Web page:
Pirates who attacked a Turkish vessel and kidnapped seamen off the coast of West Africa on Thursday made the first contact with the shipping company to discuss a ransom.
"Communication has been established with crew members of the Mozart container ship," Istanbul-based Boden Shipping, which provides technical management services for the vessel, was quoted as saying by Anadolu Agency (AA).
"Information has been obtained that all 15 crew members are in good health, not wounded and together," it said.
A Turkish cargo ship was attacked by pirates off the coast of Guinea late Saturday during which 15 sailors were kidnapped and one Azerbaijani sailor was killed.
The Liberian-flagged M/V Mozart was sailing from Lagos, Nigeria, to Cape Town in South Africa when it was attacked Saturday morning 100 nautical miles (185 kilometers) northwest of the island nation of Sao Tome and Principe.
Turkey’s Maritime Directorate said the crew initially locked themselves in a safe area, but the pirates forced entry after six hours. During the struggle, one crew member aboard died. It identified the victim as engineer Farman Ismayilov of Azerbaijan, the only non-Turkish crew member.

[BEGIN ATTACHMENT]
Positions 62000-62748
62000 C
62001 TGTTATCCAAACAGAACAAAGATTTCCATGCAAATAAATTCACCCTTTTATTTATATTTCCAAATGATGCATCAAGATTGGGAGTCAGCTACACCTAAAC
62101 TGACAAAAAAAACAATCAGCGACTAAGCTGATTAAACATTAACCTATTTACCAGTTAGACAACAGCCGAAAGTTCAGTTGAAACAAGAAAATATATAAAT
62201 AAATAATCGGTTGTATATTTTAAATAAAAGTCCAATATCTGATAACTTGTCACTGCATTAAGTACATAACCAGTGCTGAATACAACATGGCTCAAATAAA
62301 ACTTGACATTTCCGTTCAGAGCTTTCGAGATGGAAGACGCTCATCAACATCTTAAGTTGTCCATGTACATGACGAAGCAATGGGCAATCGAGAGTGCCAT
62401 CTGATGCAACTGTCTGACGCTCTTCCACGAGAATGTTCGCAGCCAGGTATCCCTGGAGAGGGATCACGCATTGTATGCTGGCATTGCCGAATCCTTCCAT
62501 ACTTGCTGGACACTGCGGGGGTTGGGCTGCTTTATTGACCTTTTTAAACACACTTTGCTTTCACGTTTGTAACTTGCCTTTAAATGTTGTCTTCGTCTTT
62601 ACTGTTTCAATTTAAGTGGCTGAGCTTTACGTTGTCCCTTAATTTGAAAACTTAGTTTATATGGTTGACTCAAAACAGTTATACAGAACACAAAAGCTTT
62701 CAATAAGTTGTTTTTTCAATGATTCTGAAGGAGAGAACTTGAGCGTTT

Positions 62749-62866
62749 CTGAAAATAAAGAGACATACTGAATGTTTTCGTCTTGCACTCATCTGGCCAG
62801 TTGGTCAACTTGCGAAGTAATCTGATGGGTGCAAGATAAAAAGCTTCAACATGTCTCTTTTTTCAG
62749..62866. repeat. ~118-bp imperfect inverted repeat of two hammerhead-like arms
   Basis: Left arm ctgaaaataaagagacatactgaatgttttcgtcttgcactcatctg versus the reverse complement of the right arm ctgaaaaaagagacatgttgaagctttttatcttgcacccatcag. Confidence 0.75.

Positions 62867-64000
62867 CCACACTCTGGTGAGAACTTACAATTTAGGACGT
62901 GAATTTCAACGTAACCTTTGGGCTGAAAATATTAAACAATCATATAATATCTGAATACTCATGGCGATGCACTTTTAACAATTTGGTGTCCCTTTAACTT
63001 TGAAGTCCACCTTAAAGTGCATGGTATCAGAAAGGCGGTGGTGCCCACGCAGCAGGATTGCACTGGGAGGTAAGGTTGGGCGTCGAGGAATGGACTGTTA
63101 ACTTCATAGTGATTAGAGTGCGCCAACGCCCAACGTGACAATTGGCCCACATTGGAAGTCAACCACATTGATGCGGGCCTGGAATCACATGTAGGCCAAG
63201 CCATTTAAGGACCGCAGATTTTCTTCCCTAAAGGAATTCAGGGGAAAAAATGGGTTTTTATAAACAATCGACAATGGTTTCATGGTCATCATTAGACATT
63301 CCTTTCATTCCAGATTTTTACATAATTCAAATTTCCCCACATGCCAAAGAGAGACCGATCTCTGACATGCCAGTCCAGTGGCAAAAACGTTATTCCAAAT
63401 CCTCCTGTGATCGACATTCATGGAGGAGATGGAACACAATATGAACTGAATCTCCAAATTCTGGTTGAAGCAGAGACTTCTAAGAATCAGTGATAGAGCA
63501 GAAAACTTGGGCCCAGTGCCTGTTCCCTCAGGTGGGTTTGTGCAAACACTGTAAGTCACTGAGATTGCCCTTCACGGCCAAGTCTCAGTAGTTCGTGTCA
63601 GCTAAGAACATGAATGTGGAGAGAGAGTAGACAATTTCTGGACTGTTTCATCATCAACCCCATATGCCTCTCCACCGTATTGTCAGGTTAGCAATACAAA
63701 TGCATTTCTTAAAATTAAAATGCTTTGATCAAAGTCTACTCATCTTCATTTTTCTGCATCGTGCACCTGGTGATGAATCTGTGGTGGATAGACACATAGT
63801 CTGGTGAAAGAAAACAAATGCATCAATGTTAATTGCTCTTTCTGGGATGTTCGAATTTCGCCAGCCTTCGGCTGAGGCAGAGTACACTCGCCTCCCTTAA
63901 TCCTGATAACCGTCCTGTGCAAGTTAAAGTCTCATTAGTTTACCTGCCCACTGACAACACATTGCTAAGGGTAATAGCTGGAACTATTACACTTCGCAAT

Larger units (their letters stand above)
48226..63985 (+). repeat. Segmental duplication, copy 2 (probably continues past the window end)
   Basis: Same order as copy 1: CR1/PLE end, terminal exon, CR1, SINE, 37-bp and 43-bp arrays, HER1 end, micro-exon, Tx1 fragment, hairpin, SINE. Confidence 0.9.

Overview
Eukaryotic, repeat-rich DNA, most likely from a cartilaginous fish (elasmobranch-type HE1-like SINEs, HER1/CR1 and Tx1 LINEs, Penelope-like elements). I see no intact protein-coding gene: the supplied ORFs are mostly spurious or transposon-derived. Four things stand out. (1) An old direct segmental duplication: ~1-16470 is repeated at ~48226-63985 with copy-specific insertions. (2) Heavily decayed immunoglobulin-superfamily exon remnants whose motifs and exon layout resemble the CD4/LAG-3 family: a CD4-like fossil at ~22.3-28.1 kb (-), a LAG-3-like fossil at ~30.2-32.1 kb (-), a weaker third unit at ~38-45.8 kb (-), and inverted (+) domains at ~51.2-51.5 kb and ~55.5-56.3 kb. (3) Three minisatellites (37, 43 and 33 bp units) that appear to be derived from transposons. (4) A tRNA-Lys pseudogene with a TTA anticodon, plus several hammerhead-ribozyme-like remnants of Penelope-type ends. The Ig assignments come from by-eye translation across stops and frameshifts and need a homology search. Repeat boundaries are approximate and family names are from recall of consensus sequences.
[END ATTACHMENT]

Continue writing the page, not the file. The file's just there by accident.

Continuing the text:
After kidnapping most of the crew, the pirates left the ship in the Gulf of Guinea with three sailors aboard. According to reports, the pirates disabled most of the ship’s systems, leaving only the navigation system for the remaining crew to find their way to the port.
It was reported that the Nigerian pirates were waiting for negotiations for ransom. Since the incident, Turkey has intensified efforts to recover the crew after 15 seamen were abducted by pirates near the island nation of Sao Tome and Principe.
Kidnappings and piracy for ransom in Nigeria and the Gulf of Guinea are common. A similar attack occurred in 2019 when a Turkish cargo ship was attacked by Nigerian pirates, and 10 sailors, all Turkish nationals, were taken hostage for ransom. Later, all sailors were released.
The Gulf of Guinea, off the coasts of Nigeria, Guinea, Togo, Benin and Cameroon, is the most dangerous sea in the world for piracy, according to the International Maritime Bureau.
Maritime security consultancy Dryad Global described the attack as “an exceptional incident for both its severity and distance from shore.” Last year, boardings in the waters off West Africa rose to 18 from 13 in 2019, the London-based firm added.
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